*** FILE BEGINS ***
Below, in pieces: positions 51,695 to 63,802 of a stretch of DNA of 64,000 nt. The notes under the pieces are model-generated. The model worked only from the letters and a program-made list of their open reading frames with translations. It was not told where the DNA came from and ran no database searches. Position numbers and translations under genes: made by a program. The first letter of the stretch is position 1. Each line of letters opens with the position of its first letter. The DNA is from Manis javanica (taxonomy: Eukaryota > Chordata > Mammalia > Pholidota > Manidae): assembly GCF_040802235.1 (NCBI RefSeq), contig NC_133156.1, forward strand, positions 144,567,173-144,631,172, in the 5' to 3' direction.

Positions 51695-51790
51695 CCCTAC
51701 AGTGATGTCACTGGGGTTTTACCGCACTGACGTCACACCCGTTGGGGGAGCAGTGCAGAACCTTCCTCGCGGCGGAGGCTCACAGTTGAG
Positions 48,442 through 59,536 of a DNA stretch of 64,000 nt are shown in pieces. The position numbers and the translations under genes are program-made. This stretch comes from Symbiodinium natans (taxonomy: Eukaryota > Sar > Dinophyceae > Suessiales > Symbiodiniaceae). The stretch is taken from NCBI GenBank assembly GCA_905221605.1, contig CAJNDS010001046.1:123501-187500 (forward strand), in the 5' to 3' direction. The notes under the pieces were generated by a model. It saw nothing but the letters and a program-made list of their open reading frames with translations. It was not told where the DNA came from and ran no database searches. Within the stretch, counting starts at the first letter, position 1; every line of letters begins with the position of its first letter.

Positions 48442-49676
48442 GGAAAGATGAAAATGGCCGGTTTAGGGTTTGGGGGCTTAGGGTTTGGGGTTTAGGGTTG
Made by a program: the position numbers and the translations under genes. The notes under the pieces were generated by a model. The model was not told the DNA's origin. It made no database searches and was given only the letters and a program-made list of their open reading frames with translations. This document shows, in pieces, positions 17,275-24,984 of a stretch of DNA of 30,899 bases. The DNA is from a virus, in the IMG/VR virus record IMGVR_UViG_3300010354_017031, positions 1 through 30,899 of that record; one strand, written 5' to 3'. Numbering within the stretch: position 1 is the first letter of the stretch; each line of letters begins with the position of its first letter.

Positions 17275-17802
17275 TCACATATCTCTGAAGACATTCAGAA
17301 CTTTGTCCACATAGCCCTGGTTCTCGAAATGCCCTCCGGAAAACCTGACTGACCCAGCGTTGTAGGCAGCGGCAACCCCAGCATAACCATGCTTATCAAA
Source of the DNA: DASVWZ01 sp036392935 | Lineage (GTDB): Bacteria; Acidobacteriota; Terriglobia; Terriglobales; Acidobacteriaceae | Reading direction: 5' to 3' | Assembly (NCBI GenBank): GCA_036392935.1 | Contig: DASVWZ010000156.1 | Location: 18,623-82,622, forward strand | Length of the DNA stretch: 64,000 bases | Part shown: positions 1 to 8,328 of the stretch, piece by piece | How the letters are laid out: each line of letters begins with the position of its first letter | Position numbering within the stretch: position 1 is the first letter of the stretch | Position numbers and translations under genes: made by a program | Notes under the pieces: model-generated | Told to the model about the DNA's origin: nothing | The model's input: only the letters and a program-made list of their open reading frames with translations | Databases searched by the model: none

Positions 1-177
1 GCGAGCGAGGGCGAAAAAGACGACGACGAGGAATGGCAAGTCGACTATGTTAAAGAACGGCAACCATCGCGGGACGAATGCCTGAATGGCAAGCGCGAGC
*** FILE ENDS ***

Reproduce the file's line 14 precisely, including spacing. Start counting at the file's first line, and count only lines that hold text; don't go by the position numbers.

1 GCGAGCGAGGGCGAAAAAGACGACGACGAGGAATGGCAAGTCGACTATGTTAAAGAACGGCAACCATCGCGGGACGAATGCCTGAATGGCAAGCGCGAGC